Some of the UK’s newest and most popular cars are at risk of being stolen in seconds by exploiting weaknesses in keyless entry systems.
The systems let drivers open and start their cars without taking their key out of their pocket.
What Car? magazine tested seven different car models fitted with keyless entry and start systems.
A DS 3 Crossback and Audi TT RS were taken in 10 seconds, and a Land Rover Discovery Sport TD4 180 HSE in 30.
What Car? security experts performed the tests using the same specialist technology operated by thieves.
They measured the time it took to get into the cars and drive them away.
Car theft rates in England and Wales have reached an eight-year high. In 2018, more than 106,000 vehicles were stolen.
And motor theft insurance claim payouts hit their highest level in seven years at the start of 2019.
The Association of British Insurers said claims for January to March were higher than for any quarter since 2012.
It said a rise in keyless car crime was partly to blame, but did not have figures on what proportion of claims were for keyless vehicles.
Audi’s parent company, the VW Group, said it collaborated with police and insurers as part of its “continual” work to improve security measures.
The PSA Group – the parent company of DS – told What Car? it had a team dedicated to treating potential security weaknesses and worked closely with police to “analyse theft methods”.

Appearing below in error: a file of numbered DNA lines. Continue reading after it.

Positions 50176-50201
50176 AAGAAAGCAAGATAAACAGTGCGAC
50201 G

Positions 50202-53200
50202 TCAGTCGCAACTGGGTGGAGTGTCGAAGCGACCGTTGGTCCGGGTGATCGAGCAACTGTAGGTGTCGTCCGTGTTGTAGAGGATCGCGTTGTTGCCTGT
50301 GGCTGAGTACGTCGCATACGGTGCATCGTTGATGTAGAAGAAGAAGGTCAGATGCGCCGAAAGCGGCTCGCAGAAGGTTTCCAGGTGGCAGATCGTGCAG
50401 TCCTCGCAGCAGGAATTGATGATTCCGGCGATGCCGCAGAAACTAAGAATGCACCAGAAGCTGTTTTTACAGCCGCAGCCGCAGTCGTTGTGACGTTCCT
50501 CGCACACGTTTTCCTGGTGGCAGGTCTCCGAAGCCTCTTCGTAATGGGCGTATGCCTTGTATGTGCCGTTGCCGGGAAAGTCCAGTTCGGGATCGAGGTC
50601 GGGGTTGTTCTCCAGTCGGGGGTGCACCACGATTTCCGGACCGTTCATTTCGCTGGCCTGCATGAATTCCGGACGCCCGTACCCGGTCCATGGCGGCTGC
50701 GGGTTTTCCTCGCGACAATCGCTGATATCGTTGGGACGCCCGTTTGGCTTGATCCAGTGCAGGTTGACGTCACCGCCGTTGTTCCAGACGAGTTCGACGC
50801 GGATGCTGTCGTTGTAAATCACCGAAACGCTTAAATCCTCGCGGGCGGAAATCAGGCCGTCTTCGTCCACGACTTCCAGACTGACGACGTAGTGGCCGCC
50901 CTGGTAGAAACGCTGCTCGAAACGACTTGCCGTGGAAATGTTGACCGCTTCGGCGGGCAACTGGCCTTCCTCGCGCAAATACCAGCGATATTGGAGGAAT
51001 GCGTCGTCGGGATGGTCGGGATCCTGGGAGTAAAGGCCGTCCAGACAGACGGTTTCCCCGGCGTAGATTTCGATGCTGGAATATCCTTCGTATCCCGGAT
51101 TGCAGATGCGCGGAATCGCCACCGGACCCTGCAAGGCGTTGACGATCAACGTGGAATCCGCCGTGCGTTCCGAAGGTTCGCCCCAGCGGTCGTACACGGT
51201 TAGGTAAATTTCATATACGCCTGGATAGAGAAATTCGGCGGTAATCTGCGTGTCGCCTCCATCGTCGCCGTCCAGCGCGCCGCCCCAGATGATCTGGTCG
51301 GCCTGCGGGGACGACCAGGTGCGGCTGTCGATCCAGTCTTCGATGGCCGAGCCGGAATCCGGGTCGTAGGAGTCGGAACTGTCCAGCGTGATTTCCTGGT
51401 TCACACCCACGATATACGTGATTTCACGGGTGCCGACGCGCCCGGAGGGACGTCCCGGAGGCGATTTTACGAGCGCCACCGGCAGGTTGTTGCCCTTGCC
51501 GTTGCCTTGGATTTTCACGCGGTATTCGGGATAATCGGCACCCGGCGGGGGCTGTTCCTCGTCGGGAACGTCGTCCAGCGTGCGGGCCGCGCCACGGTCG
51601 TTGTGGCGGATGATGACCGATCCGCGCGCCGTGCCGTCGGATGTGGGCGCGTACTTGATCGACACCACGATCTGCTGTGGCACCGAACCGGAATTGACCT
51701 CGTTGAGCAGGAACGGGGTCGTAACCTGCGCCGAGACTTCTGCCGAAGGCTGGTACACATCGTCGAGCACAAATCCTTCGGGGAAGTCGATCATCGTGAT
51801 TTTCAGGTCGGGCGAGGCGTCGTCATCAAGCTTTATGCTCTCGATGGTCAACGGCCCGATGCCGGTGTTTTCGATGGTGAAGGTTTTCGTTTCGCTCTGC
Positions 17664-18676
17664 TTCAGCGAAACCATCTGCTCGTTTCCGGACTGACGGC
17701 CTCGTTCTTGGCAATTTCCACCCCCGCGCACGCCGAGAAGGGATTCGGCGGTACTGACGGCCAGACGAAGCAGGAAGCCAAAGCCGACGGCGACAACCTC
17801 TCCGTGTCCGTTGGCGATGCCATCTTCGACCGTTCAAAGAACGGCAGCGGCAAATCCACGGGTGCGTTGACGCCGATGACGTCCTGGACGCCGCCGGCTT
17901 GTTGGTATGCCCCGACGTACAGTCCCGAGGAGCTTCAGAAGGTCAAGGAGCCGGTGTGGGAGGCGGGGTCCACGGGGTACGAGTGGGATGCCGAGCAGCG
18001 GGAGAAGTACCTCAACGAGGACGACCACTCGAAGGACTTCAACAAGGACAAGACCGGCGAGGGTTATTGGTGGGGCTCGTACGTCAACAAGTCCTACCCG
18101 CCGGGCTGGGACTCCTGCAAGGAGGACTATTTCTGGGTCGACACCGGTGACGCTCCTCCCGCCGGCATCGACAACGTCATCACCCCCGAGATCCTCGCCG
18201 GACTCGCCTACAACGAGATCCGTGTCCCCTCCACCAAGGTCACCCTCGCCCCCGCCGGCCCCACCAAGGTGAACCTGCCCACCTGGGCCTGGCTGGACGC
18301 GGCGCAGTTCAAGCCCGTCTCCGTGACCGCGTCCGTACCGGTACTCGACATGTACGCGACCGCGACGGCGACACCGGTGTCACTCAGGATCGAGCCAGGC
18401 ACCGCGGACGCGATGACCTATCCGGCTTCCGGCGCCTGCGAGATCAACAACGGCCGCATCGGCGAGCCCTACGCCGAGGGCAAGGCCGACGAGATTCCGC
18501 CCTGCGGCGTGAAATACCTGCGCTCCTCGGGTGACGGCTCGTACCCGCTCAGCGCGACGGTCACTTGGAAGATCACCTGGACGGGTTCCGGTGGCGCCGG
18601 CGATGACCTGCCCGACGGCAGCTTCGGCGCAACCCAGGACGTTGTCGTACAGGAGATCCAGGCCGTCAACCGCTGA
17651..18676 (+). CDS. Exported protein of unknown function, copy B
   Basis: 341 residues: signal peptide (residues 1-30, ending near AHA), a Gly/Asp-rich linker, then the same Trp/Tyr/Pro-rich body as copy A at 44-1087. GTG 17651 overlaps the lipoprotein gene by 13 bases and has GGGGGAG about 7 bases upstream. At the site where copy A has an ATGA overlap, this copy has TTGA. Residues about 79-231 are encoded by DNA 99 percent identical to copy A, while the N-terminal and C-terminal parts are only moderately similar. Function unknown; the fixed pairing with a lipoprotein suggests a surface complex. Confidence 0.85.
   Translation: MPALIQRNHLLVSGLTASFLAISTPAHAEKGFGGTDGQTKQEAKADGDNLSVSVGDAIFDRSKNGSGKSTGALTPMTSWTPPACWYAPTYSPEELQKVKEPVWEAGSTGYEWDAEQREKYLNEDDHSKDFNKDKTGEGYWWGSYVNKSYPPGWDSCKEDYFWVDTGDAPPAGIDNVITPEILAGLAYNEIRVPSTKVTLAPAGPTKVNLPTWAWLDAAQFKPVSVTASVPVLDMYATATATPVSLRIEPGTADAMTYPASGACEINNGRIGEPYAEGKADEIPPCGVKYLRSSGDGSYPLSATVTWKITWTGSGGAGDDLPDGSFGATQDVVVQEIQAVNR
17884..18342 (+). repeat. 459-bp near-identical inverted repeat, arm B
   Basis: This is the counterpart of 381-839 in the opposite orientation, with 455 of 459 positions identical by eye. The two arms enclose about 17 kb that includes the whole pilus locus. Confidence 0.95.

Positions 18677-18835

It also said dealers could deactivate the keyless entry systems on the latest cars at the owner’s request.
Land Rover did not give a comment to What Car? regarding the tests.
How keyless theft works
Thieves, normally working in pairs, will target a car parked outside a house.
One criminal will hold a device close to the car that boosts the signal meant for the key, while the other thief will stand close to the house with another device that relays that signal to the key, fooling the system.
Once the cars have been stolen, they will be stripped for parts, police say.
Car manufacturers have begun introducing new technologies to prevent keyless theft, such as motion detection technology.
What Car? was unable to break into cars that had motion detection installed as a safety measure, however the technology is not available across the car market.